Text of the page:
Note: the following draft represents possible changes in the Middle Level Math Science endorsement competencies being considered by an OSPI-established work group in response to a recommendation from the Professional Educator Standards Board. The competencies listed below are only the math-related portions of the endorsement; no changes in the other sections are under discussion at this time.


The proposed changes are closely modeled after middle level teacher standards established by the National Council for the Teaching of Mathematics. Each section consists of the competency, followed by a number of indicators that clarify the intent. The competencies below would replace the following language in the current standards: “Teach the following Mathematics concepts to middle level students: (a) understanding and application of concepts and procedures of mathematics; (b) how to use mathematics to define and solve problems; (c) ability to use mathematical reasoning; (d) to communicate knowledge and understanding in both everyday and mathematical language; and (e) relate how mathematical ideas connect within mathematics, to other subject areas and to real-life situations.“


8.0 Common Core  Mathematical understanding

8.1 Mathematical problem solving: Candidates know, understand, and apply the process of mathematical problem solving.

8.1.1 Apply and adapt a variety of appropriate strategies to solve problems.

8.1.2 Solve problems that arise in mathematics and those involving mathematics in other contexts.

8.1.3 Build new mathematical knowledge through problem solving.

8.1.4 Monitor and reflect on the process of mathematical problem solving.


8.2  Reasoning and Proof :Candidates reason, construct, and evaluate mathematical arguments and develop an appreciation for mathematical rigor and inquiry.

8.2.1 Recognize reasoning and proof as fundamental aspects of mathematics.

8.2.2 Make and investigate mathematical conjectures.

8.2.3 Develop and evaluate mathematical arguments and proofs.

8.2.4 Select and use various types of reasoning and methods of proof.


8.3 Mathematical Communication: Candidates communicate their mathematical thinking orally and in writing to peers, faculty, and others.

8.3.1 Communicate their mathematical thinking coherently and clearly to peers, faculty, and others.

8.3.2 Use the language of mathematics to express ideas precisely.

8.3.3 Organize mathematical thinking through communication.

8.3.4 Analyze and evaluate the mathematical thinking and strategies of others.


8.4 Mathematical Connections: Candidates recognize, use, and make connections between and among mathematical ideas and in contexts outside mathematics to build mathematical understanding.

8.4.1 Recognize and use connections among mathematical ideas.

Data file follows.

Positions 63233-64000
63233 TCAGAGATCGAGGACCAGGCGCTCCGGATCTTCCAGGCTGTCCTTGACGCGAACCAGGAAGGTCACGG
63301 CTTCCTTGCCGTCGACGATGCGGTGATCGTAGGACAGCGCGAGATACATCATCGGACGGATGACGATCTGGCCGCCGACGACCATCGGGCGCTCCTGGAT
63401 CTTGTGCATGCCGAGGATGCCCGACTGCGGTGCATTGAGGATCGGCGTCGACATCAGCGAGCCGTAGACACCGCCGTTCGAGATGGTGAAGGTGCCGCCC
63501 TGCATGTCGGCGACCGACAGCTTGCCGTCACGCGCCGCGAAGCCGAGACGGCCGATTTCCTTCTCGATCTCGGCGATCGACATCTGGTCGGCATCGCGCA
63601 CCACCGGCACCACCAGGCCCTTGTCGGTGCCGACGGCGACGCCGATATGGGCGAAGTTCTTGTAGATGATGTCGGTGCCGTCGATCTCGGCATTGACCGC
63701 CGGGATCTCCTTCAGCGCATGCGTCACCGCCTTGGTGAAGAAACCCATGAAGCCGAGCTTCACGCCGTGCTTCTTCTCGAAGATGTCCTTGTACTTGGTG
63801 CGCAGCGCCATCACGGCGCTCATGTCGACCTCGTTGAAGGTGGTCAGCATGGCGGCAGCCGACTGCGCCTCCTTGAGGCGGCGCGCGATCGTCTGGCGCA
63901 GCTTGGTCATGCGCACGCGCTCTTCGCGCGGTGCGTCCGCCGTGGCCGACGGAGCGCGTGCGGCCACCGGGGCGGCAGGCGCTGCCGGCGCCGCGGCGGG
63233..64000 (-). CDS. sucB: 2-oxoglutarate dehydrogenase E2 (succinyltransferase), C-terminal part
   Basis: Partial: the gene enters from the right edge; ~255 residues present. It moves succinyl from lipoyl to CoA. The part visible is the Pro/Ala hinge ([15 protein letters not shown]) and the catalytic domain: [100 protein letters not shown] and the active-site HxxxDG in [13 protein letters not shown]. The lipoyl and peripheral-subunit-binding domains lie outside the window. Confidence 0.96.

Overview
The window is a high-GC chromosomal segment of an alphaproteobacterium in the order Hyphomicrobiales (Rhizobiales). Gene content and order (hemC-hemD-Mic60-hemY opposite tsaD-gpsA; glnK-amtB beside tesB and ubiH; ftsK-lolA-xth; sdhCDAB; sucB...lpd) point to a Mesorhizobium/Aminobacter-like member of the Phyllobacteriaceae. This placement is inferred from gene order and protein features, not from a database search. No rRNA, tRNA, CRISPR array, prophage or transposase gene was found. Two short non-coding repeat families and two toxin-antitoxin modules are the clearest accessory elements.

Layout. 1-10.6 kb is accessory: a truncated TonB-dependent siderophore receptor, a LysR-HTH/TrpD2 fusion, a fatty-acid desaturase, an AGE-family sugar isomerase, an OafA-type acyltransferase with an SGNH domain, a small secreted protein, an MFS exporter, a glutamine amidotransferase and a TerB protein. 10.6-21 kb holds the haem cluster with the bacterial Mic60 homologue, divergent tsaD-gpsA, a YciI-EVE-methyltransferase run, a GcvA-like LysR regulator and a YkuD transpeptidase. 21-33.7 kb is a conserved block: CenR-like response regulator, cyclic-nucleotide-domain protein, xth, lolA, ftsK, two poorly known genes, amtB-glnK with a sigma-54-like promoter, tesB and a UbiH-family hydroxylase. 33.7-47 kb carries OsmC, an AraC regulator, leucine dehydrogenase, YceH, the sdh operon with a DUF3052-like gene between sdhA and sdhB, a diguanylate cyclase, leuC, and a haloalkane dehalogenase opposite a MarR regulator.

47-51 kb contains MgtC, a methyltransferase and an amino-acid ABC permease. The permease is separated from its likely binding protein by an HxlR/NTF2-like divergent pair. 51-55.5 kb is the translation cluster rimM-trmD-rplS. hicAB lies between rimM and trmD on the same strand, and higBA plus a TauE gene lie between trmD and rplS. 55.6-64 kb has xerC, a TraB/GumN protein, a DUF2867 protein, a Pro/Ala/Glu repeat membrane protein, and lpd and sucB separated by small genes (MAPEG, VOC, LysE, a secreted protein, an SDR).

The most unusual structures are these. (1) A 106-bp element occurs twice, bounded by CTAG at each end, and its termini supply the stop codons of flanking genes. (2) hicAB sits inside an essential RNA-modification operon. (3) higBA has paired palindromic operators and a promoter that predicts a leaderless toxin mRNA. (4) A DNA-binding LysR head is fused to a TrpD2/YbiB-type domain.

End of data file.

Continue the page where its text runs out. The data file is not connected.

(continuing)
8.4.2 Recognize and apply mathematics in contexts outside of mathematics                                                                         

8.4.3 Demonstrate how mathematical ideas interconnect and build on one another to produce a coherent whole.


8.5  Mathematical Representation: Candidates use varied representations of mathematical ideas to support and deepen students’ mathematical understanding.

8.5.1 Use representations to model and interpret physical, social, and mathematical phenomena.

8.5.2 Create and use representations to organize, record, and communicate mathematical ideas.

8.5.3 Select, apply, and translate among mathematical representations to solve problems.


8.6   Technology: Candidates embrace technology as an essential tool for teaching and learning mathematics.

8.6.1 Use knowledge of mathematics to select and use appropriate technological tools, such as but not limited to, spreadsheets, dynamic graphing tools, computer algebra systems, dynamic statistical packages, graphing calculators, data-collection devices, and presentation software.


8.7 Mathematics Pedagogy: Candidates possess a deep understanding of how students learn mathematics and of the pedagogical knowledge specific to mathematics teaching and learning.

8.7.1 Select, use, and determine suitability of the wide variety of available mathematics curricula and teaching materials for all students including those with special needs such as the gifted, challenged and speakers of other languages.

8.7.2 Select and use appropriate concrete materials for learning mathematics.

8.7.3 Use multiple strategies, including listening to and understanding the ways students think about mathematics, to assess students’ mathematical knowledge.

8.7.4  Plan lessons, units and courses that address Washington Essential Academic Learning Requirements (EALRs) and Grade-Level Expectations (GLEs).

8.7.5 Participate in professional mathematics organizations and use their print and on-line resources.